" Sometimes people try to destroy you, precisely because they recognize your
power -- not because they don't see it, but because they see it and they don't
want it to exist." -- bell hooks
We recently watched as one of the most qualified individuals in our nation’s history – Ketanji Brown Jackson – went through her confirmation hearing to become a Justice on the United States Supreme Court. That photo of her youngest daughter lovingly glancing at her mom during the confirmation hearing is priceless!
We want to observe this historical moment as the Senate considers the nomination of this country’s first black woman to serve on the Supreme Court. Judge Jackson’s qualifications to serve on our nation’s highest court is impeccable. Many commentators have stated, and we agree, that she is arguably the MOST qualified nominee ever: having been educated at an Ivy league college and law school, clerked for judges in the U.S. District Court, U.S. Court of Appeals and for Justice Breyer in the U.S. Supreme Court, served as a public defender, and was Vice Chairman of the U.S. Sentencing Commission. She served as a Judge on the U.S. District Court for the District of Columbia for eight years before being elevated to the U.S. Court of Appeals for the District of Columbia Circuit in 2021.
But with all her professional accomplishments, she relishes being a mom. She told her daughters in her opening statement before the Senate Judiciary Committee: "Girls, I know it has not been easy as I have tried to navigate the challenges of juggling my career and motherhood. And I fully admit that I did not always get the balance right. But I hope that you have seen that hard work, determination, and love, it can be done. I am so looking forward to seeing what each of you chooses to do with your amazing lives in this incredible country. I love you so much."
She also poignantly stated before the Committee, "You don't have to be a perfect mom, but if you do your best and you love your children that things will turn out Ok."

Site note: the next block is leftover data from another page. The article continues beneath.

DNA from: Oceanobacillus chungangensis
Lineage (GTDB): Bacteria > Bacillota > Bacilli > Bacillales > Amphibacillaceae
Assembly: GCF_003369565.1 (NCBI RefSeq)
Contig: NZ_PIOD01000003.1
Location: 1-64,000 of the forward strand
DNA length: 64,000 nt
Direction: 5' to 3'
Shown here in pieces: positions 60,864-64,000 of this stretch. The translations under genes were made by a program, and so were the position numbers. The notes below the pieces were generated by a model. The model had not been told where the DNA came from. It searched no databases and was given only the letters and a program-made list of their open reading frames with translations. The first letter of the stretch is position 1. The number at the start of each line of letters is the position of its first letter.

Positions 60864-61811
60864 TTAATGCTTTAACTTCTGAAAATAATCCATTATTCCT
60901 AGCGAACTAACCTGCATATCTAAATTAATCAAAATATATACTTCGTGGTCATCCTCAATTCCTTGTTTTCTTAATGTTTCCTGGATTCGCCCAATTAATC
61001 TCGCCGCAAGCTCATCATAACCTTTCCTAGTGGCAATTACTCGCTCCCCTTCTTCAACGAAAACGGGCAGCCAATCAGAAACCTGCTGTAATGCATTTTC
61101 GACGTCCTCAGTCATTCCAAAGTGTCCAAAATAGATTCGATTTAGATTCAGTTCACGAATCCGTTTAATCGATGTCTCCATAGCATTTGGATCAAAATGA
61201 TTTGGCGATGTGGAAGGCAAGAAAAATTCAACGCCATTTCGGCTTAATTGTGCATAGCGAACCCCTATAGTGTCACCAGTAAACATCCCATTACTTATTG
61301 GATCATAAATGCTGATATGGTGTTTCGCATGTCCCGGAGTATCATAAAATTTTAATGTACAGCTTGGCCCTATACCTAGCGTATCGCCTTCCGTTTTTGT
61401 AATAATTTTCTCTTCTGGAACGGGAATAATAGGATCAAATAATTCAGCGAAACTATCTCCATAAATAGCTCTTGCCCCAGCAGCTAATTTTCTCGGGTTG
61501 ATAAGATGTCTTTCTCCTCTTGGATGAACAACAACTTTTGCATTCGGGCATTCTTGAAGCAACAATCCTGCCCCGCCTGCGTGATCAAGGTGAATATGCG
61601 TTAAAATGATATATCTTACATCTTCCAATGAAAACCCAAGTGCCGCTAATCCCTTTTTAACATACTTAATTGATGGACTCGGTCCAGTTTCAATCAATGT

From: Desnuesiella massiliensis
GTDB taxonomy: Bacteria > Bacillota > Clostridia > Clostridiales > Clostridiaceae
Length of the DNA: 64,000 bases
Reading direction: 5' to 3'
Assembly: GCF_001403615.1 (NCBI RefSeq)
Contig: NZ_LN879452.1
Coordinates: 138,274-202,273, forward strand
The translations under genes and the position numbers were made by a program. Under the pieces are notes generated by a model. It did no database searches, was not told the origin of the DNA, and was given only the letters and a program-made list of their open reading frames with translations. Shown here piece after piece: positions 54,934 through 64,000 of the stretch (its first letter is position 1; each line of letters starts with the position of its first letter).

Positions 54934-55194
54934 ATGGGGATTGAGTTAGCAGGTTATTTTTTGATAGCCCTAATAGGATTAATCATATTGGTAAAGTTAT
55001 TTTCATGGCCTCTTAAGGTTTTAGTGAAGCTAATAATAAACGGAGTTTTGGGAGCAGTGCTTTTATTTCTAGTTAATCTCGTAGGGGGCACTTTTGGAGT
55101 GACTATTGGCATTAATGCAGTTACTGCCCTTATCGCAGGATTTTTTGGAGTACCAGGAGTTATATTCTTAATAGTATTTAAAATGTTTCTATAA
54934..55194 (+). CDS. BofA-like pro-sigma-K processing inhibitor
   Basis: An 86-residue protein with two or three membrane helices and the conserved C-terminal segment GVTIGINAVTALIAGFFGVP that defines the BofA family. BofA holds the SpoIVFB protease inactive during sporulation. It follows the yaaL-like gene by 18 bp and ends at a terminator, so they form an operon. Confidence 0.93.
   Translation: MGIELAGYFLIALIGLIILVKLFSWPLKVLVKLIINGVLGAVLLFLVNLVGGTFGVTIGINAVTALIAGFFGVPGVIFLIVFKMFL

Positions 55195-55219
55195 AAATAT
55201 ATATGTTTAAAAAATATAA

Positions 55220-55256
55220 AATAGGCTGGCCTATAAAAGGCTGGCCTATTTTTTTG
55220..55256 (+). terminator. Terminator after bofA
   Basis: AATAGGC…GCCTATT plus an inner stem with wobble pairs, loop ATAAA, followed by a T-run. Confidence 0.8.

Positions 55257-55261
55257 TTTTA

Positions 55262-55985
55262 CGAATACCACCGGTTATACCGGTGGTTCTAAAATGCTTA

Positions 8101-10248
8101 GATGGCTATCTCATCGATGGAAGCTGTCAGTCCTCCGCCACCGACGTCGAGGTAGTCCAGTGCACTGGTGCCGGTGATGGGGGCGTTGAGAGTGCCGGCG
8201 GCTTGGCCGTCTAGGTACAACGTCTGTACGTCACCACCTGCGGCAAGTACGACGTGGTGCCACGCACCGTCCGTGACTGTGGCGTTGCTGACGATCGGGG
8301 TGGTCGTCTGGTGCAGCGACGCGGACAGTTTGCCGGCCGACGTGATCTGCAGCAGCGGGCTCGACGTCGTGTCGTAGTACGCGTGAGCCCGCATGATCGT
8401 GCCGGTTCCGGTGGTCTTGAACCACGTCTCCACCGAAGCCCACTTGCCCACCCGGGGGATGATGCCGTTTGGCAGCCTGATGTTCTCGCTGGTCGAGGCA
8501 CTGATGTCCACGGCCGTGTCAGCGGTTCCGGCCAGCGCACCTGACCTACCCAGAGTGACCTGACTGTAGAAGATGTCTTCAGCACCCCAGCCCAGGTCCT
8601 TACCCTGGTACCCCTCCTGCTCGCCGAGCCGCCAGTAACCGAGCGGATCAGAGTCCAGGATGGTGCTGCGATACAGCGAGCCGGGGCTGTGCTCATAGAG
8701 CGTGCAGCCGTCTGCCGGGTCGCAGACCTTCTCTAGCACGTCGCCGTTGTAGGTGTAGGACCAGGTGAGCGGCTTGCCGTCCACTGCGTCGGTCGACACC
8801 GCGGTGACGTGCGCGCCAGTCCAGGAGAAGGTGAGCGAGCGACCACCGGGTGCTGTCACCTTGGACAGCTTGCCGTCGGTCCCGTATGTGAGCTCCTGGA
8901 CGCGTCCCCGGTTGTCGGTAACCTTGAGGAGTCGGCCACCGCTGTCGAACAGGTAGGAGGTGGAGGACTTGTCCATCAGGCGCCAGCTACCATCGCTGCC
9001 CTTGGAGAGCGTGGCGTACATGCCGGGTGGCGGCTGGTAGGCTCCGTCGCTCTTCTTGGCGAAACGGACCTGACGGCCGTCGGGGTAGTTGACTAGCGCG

These words struck us, and most mothers, to our core. And Judge Jackson’s strength came in full sight as her confirmation hearing proceeded, and in some instances became quite ugly. As the nation watched, Judge Jackson was subjected to some of the most disrespectful and inappropriate questions intended to stir the political pot rather than assess her judicial competence. Those questions included:
· Asking “on a scale of 1 to 10” how “faithful” she is “in terms of religion”;
· Asking whether she “attend[s] church regularly”;
· Declaring that she was soft on, and has sympathy for, child pornographers;
· Demanding that she explain critical race theory;
· Brandishing two books by noted black author Dr. Ibram X. Kendi that are available at the lower school library of her daughters’ school to teach about prejudice and racism (and which have no impact on Judge Jackson’s judicial competence) as a way to politically disparage her among conservatives.
· Asking whether she thought babies were racist;
· Asking her to define what is a “woman”; and
· Asking her view on whether transgender women should compete in sports.
To further underscore how reprehensibly she was treated, Committee members repeatedly interrupted Judge Jackson’s responses or yelled their arguments against her credentials. One Senator even wagged his finger at her and then stormed out of her hearing. Another Senator called her a liar during their questioning. But throughout this proceeding, Judge Jackson remained calm, thoughtful and polite. Further, in what appeared to instigate a personal threat on her family, at least one Committee member repeatedly stated the name of her daughter’s private school in this very public and politically heightened forum.
The emotional intensity of the hearing was not lost on Senator Cory Booker who provided an impassioned speech to Judge Jackson, the Committee, and indeed to the nation. Senator Booker told Judge Jackson: “It’s hard for me not to look at you and not see my mom, not to see my cousins -- one of them who had to come here and sit behind you," Booker said. "She had to have your back. I see my ancestors and yours.” “Nobody’s going to steal that joy," he said. "Nobody's taking this away from me."
And nobody’s going to take that from us either. Despite the full-on explicit racism and outrageous questioning that Judge Jackson faced, her tenacity, professionalism, and perseverance, coupled with the love and support of her daughters, husband, family and friends held her up through that ordeal. Indeed, Judge Jackson gave us a Master Class on professionalism, dignity, and grace. In the face of insults and attempted marginalization, Judge Jackson was the embodiment of the gold standard of behavior for all of us. As former First Lady Michelle Obama stated, “When they go low, we go high.” That mantra was certainly on display with Judge Jackson, and as 2 Black Moms, our hope is that Mrs. Obama’s mantra and Judge Jackson’s gold standard of behavior can transcend for all of us Black moms and Black dads.
Like it or not, our behaviors as Black parents (Black moms and Black dads) set the standard for our Black children. To keep our Black children safe, we must demonstrate for them that calm behavior and words can serve as a significant and impactful denouncement to indignities as Judge Jackson so well demonstrated to all of America last week.